Cardano had a minor glitch on January 22 that lasted until January 23 and caused a subset of its nodes to disconnect and restart, raising some eyebrows in the crypto world.
Charles Hoskinson, the creator of Cardano, has made an effort to clarify the situation. He said that it was only temporary and that it was most likely the result of a number of unrelated factors coming together at the same moment, making a repeat performance very improbable.
While Hoskinson conceded that pinpointing the precise cause of this problem was challenging, he did say that they knew where the error was called in the program and what area of the code was affected and that the problem does not seem to be repeatable.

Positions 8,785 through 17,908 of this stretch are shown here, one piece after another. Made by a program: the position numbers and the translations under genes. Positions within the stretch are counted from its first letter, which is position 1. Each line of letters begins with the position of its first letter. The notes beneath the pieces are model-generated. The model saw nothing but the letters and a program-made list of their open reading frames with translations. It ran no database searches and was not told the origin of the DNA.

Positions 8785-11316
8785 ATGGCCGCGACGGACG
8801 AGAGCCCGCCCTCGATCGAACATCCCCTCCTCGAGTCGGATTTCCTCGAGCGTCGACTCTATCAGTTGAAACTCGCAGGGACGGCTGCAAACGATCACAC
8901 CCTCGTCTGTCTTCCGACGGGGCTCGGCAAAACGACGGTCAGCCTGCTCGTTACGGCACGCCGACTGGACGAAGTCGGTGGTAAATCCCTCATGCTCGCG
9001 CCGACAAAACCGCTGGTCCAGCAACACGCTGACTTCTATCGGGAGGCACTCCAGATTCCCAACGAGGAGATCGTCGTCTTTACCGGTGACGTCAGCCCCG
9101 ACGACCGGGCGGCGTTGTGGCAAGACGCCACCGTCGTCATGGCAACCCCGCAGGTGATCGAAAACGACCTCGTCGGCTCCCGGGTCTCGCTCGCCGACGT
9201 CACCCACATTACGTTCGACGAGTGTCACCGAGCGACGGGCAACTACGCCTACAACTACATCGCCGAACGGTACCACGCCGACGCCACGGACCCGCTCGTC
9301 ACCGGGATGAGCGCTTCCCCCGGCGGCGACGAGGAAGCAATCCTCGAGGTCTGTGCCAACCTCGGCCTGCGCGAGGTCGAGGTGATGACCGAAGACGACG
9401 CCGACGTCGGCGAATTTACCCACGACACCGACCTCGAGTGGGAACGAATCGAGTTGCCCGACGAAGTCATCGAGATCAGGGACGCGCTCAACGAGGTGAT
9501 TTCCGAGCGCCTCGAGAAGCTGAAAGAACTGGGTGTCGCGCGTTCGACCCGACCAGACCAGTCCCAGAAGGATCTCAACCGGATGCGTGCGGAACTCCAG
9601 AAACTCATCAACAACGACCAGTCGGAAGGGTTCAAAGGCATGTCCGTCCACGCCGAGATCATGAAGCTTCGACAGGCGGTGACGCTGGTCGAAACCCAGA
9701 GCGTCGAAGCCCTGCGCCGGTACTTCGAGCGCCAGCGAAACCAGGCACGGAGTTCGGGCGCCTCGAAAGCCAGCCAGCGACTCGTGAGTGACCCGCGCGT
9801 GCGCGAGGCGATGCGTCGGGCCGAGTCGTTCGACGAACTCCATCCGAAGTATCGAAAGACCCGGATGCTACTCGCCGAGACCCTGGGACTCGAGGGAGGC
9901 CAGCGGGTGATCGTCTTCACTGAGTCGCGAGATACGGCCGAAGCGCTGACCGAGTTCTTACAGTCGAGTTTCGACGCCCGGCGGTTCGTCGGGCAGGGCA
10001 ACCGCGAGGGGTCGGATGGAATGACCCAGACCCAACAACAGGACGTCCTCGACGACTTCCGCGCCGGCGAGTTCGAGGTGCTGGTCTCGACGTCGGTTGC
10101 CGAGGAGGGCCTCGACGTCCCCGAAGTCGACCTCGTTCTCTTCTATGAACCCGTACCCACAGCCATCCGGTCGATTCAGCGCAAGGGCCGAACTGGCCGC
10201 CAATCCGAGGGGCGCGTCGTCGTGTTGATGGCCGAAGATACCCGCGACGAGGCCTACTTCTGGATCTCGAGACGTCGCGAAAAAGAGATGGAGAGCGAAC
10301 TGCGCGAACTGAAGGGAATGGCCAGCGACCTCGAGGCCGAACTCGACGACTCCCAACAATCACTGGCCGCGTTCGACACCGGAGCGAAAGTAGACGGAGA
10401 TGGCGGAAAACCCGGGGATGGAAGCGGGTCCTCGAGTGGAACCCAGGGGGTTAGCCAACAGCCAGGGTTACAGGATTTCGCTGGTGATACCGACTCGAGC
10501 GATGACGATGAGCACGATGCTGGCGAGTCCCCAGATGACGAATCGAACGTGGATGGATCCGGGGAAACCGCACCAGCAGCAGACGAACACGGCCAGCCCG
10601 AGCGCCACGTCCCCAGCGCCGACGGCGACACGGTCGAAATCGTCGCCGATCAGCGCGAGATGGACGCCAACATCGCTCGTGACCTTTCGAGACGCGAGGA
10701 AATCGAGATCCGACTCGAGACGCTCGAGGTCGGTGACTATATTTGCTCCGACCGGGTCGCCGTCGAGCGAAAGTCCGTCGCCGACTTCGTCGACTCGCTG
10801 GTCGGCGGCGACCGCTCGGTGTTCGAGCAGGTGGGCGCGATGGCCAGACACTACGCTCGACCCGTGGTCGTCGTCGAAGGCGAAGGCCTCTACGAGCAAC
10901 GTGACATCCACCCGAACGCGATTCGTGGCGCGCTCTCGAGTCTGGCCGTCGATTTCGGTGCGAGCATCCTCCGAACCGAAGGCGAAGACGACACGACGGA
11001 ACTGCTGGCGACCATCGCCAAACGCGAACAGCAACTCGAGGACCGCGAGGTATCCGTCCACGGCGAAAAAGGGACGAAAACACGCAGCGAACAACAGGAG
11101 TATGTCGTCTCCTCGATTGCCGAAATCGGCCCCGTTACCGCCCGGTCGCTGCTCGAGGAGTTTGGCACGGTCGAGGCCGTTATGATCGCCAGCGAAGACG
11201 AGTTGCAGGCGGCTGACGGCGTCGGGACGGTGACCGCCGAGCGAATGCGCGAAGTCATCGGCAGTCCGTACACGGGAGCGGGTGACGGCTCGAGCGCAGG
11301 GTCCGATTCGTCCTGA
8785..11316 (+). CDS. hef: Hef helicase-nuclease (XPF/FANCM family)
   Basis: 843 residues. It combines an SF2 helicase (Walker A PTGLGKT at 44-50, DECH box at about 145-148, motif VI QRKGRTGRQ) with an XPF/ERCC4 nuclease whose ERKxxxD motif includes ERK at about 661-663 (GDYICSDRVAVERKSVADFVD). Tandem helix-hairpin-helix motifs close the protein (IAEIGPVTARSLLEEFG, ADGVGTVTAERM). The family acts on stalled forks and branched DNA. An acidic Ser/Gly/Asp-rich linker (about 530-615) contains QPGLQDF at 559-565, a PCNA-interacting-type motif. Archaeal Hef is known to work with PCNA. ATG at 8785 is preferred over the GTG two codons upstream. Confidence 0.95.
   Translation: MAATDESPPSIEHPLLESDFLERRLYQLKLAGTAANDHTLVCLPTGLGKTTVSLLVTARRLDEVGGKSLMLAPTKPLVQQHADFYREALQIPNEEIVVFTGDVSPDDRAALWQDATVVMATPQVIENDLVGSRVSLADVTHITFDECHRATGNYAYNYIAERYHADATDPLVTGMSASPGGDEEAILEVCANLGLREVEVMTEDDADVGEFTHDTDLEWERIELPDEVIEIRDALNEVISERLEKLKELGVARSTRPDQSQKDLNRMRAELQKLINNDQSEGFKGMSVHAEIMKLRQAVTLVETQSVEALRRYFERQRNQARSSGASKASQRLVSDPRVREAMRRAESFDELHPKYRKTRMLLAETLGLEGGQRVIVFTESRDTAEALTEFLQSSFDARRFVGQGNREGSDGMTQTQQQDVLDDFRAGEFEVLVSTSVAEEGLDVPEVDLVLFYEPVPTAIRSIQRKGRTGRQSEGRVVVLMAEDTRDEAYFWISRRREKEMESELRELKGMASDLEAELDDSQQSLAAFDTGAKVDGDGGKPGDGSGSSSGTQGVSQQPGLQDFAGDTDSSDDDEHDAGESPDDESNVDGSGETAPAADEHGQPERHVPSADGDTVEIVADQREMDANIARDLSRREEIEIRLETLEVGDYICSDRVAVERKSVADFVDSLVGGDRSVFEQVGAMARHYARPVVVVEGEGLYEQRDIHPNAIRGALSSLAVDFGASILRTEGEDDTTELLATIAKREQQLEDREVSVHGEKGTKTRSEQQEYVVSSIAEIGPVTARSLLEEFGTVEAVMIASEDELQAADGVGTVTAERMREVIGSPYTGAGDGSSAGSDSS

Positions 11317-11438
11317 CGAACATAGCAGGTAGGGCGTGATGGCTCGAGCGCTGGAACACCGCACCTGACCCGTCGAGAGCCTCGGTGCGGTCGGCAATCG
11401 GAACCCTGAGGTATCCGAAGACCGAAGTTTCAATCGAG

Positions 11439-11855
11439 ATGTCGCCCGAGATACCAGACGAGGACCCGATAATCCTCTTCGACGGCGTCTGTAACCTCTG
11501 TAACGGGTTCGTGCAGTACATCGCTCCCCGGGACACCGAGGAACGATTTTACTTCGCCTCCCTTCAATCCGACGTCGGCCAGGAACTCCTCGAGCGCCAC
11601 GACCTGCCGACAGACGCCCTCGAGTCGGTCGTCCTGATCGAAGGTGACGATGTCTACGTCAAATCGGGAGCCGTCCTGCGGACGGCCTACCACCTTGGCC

The good news is, in his opinion, that Cardano performed precisely how it was intended to in this situation. The system essentially recovers and heals itself whenever there is a stall, which causes the nodes to move back up. That is precisely what they had in mind when they built the nodes to function.
The creator of the cryptographic protocol acknowledged that this was not an ideal approach, since in an ideal world, whenever a distributed system has a blip such as this, users would naturally desire to know an exact explanation.
Nevertheless, this kind of network may sometimes produce emergent flaws, which means that the issue cannot be replicated locally. Instead, a collection of items build a global state that, for some reason, triggers something, and the system essentially stops working for certain users.